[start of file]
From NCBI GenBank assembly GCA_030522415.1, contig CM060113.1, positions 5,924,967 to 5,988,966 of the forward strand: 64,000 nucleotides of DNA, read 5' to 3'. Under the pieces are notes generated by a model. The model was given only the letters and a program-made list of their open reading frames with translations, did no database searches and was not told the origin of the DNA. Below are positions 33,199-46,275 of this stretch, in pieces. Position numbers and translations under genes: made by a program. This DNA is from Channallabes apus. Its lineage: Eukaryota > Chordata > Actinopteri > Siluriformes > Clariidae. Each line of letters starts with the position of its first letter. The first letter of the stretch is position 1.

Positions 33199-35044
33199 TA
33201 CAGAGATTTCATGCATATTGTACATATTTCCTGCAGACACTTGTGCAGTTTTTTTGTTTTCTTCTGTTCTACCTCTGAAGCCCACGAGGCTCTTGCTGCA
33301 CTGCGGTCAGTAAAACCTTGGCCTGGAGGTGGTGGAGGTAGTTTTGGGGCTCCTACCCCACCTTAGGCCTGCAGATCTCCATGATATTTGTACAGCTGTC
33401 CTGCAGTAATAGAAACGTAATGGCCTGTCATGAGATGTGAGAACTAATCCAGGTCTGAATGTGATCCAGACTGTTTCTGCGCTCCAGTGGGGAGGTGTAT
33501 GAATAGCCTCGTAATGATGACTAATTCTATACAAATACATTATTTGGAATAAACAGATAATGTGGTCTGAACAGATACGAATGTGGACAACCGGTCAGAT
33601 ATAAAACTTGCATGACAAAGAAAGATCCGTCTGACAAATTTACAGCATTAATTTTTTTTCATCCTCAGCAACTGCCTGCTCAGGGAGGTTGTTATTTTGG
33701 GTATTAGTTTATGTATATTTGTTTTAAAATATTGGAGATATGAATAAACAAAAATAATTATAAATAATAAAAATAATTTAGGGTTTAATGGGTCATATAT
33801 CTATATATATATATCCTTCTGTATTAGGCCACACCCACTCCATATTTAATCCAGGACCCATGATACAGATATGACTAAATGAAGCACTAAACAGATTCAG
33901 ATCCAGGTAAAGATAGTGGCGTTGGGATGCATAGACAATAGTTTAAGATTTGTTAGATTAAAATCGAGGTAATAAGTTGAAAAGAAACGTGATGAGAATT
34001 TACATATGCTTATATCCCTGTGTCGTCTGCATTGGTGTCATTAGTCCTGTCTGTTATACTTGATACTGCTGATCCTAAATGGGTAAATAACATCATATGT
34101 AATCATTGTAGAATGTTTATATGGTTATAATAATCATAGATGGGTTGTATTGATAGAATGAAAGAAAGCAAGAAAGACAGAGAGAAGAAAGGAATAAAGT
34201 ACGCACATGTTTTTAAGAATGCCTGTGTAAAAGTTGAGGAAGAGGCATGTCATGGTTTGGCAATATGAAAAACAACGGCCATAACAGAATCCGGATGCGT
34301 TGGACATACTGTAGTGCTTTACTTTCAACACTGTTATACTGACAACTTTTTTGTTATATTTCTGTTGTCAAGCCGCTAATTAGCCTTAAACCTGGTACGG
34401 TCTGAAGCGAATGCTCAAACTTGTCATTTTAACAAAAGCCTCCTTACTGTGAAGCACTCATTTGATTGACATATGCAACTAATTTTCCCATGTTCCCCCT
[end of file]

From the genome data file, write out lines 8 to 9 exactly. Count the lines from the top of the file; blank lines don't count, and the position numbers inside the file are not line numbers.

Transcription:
33601 ATAAAACTTGCATGACAAAGAAAGATCCGTCTGACAAATTTACAGCATTAATTTTTTTTCATCCTCAGCAACTGCCTGCTCAGGGAGGTTGTTATTTTGG
33701 GTATTAGTTTATGTATATTTGTTTTAAAATATTGGAGATATGAATAAACAAAAATAATTATAAATAATAAAAATAATTTAGGGTTTAATGGGTCATATAT